In the fly fishing world we are told what bugs to throw, when to throw them and why to throw them when we are “supposed” to throw them. I am spending more time on the Weber than I ever have experimenting with my own theories and having great success.
The “book” says this, the “book” says that. We aren’t playing an odds game in the casino, we are trying to catch wild fish, big wild fish with a mind of their own.
In the streamer world you probably have heard of the spectrum. Start dark in overcast, switch to white, cover the greens, tans, and greys, and last cover the bright stuff and keep switching every few minutes. Lately, I have been leaving my streamer briefcase at home and throwing two and only two streamers. I have been catching fish daily on the same two patterns in all that Northern Utah’s crazy December weather has thrown back at me. I have been catching fish, big fish, throwing flashy bright UV streamers in the coldest, darkest, most overcast conditions when the “book” would say throw dark. I have been catching fish on custom Weber River sculpins in black and olive on the bright, sunny days when the “book” would say you should be throwing bright attractors. Get out and explore and try what you think will work. In a technology based society you can find plenty of others theories online but get out and explore and find your own theory!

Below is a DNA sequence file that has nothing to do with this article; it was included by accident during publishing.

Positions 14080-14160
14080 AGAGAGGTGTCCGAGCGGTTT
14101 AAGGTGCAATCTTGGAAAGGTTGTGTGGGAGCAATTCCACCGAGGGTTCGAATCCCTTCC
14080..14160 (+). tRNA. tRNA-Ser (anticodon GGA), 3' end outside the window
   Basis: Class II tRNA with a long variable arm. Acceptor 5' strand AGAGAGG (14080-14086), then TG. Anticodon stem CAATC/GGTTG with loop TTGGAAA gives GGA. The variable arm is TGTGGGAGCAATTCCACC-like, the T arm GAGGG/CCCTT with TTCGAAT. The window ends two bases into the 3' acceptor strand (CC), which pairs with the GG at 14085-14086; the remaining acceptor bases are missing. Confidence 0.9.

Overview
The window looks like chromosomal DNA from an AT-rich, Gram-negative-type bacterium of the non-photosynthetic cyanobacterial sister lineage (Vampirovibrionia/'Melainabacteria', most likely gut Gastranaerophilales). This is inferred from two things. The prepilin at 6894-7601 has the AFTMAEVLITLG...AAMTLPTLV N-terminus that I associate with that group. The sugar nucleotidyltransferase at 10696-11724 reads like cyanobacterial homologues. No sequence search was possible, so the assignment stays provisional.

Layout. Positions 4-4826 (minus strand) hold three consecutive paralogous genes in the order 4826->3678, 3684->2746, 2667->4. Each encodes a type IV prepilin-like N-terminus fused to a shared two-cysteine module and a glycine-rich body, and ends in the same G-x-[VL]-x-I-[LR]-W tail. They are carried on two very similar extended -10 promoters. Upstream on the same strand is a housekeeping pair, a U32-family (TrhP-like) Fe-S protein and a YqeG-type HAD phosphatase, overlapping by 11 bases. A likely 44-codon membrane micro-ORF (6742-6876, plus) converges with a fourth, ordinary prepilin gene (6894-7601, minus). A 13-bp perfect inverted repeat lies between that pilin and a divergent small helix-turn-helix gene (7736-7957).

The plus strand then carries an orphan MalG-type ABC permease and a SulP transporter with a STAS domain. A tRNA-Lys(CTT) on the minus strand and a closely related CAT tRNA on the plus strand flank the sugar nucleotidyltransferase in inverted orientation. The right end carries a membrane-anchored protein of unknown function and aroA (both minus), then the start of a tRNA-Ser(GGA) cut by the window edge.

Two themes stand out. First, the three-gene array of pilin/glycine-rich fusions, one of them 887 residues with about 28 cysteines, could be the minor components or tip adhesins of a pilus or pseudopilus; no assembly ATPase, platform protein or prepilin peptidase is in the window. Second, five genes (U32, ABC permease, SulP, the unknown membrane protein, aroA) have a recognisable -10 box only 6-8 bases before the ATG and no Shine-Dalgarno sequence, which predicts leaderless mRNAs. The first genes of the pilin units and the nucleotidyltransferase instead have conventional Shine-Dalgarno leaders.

What do we do when a fish follows our streamer to our feet and doesn’t make an attempt? You will get different answers but one will probably include backing out and switching colors before attempting the same fish. I have heard this answer multiple times and I would disagree. Just yesterday in a dark overcast day I had a LARGE brown (we made eye contact) follow my streamer into about 3 inches of water before turning around and heading back in his deep stuff. I knew this fish saw me or knew something was up when I slowed my streamer down hoping to get a take before shallowing out. I didn’t slowly back up and tie on a new color hoping that he was still jazzed up. I threw the same streamer in the same spot with the same results. Usually after two follows I won’t see a fish again. I had four follows right to my feet before he finally took the fifth in the three inches of water when I all but stopped my streamer hoping he would take. Fleeing fish don’t lay down when being chased by a larger fish. My theory is fish feed on other fish at specific times and for specific reasons and it is hard to predict when and how they will act.
Get out and explore all of our great local waters and try coming up with your own theories. Theories with the small stuff include midges vs. emergers in different weather conditions, colors, personal patterns, tans vs. greys etc. Try new colors, new variations because the payoff could be huge!
Share your fun theories or ideas in the comments, we would love to hear them!!